This morning I was checking the information our denomination posts on its website for people searching out UU churches in their neighborhood. Everything was looking OK for the church I serve until I scrolled down and saw my identification:
Pastor: Harvey Richards (non UU)
What?! My mind immediately filled with a slew of thoughts. Did they know something about me that I don't know? Have the last twenty years - including many spent in seminary and in preparation for UU ministry - meant nothing? Was my ministry a sham?
If the words inside the parentheses had said "not ordained" or "not fellowshipped" or even "not UUA credentialed" I would have been OK with it because each of those statements is true. But to say I was not a Unitarian Universalist just really rankled me.
Yet, the more I thought about it as the day progressed the more I thought, maybe they're right. Maybe I'm a single U nowadays - a Universalist. If so, it's quite a turn around since that first congregation I joined was a Unitarian Fellowship, and which, I now understand, was very Unitarian in culture and atmosphere.
But I've been the called minister for a 120-year-old Universalist church going on three years now, and I feel much more at home than I ever did in that Unitarian setting. That first experience with UUism exposed me to the "headiness" - the intellectual - aspect of our denomination. It was very much about the thought process, the build-your-own-theology path to enlightenment.
At Pullman Memorial, however, it is much, much more about the heart - feelings, spirituality that is experienced within rather than studied from without. As a Unitarian I was focused on taking in - absorbing as much as possible to understand myself and my place in the world. As a Universalist it is more about giving out, giving back, actively loving rather than being passively loved.
I feel no pressure to be ordained, but when the time comes, I think I would be very happy to be ordained simply as a Universalist pastor, rather than as a Unitarian Universalist minister.
Maybe the people in Boston do know me better than I thought. Maybe I'm a "non UU" after all.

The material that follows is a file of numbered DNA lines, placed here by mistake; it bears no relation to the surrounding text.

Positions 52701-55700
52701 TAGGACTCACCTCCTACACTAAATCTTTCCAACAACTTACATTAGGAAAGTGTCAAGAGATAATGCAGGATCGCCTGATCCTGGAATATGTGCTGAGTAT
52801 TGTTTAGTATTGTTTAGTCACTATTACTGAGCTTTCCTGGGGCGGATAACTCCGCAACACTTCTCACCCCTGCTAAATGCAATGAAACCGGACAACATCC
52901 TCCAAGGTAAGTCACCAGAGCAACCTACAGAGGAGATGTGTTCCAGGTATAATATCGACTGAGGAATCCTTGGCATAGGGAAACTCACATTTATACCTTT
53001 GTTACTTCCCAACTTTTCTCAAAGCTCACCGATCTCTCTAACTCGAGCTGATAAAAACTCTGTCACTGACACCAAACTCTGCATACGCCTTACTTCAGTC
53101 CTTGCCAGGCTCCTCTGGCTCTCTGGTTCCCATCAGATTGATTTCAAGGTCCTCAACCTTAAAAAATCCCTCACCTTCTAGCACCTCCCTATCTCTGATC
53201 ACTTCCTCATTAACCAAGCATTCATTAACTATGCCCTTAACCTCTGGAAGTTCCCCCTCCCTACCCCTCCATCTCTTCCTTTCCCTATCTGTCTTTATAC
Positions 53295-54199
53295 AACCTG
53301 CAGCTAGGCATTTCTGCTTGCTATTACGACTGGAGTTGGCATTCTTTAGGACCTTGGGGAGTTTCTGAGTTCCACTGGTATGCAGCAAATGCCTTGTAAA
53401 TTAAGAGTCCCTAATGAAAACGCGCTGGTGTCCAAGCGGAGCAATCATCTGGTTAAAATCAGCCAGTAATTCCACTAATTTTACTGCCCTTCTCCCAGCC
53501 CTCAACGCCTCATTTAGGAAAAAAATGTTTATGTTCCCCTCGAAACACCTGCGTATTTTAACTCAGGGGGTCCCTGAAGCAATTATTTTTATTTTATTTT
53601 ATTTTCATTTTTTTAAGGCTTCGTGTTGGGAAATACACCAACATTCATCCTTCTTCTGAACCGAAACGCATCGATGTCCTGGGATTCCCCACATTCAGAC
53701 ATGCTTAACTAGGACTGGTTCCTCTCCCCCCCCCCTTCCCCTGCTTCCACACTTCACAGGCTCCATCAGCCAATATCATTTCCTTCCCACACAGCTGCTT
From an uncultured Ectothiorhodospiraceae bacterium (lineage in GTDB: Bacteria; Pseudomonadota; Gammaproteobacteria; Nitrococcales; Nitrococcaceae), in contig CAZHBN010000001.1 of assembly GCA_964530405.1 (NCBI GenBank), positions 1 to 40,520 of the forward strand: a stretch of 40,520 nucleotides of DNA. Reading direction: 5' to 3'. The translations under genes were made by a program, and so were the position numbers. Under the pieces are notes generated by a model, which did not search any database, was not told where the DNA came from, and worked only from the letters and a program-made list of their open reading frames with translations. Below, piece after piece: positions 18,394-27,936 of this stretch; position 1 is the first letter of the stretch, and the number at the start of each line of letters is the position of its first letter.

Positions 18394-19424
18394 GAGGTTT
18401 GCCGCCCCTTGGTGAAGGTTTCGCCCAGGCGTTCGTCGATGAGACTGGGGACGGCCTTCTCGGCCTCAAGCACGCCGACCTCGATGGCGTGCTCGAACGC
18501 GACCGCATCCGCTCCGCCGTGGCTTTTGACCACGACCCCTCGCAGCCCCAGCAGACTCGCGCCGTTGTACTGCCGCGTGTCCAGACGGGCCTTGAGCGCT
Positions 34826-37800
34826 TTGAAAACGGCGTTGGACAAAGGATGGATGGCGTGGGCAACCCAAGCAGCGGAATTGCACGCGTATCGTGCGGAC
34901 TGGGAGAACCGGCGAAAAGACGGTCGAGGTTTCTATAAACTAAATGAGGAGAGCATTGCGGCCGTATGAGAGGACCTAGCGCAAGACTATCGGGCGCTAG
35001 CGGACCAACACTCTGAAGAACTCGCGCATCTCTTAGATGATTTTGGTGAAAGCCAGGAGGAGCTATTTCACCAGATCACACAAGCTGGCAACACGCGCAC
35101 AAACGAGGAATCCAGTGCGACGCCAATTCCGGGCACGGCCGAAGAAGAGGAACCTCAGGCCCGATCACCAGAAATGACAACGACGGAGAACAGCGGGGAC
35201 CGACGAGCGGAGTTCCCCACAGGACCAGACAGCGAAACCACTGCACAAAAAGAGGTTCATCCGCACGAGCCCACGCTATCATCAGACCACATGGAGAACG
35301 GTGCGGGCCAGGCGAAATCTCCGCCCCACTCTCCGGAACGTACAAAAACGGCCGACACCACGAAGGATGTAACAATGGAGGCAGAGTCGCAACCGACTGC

But instead, I'm home in bed. I'm sick, which is very unusual for me. I can't remember exactly when I was last under the weather but it's been more than 3 years, and could be 4 or 5. Even though I spend a lot of time around very sick people at the hospital (when I'm on chaplain duty) I have managed to avoid being bedridden long enough to forget what it's like.
Now, of course, I still have a chronic headache that is with me constantly, and has been for over 10 years. Some days it is just a low annoyance and barely registers on my consciousness - I've developed a certain tolerance for it. Other days it grows in strength to the point I may need to lie down for awhile. But chronic pain is just simply part of who I am. I don't consider it - even when it knocks me off my feet for a few hours - as being sick.
No, I consider myself as a pretty healthy guy who happens to also have chronic pain. (There's a great little article in the current CLF newsletter Quest about what it means to be healthy.) Sickness, or illness, is an out-of-the-ordinary thing - here today (or for a few days) but, hopefully, eventually subsiding and then back to a normal metabolism.
So I've had my bought of fever and chills, congestion and body ache, and now I rest and recover my strength while ruing that the timing has kept me from being elsewhere, fulfilling other plans. Sure, I know I am lucky. Even if I'm "down" for a week it's not the same as contracting a serious illness or disease. Life-altering changes to one's health are a whole other category, and I'm thankful that this time I'm on the path to wellness and not a hospital ward.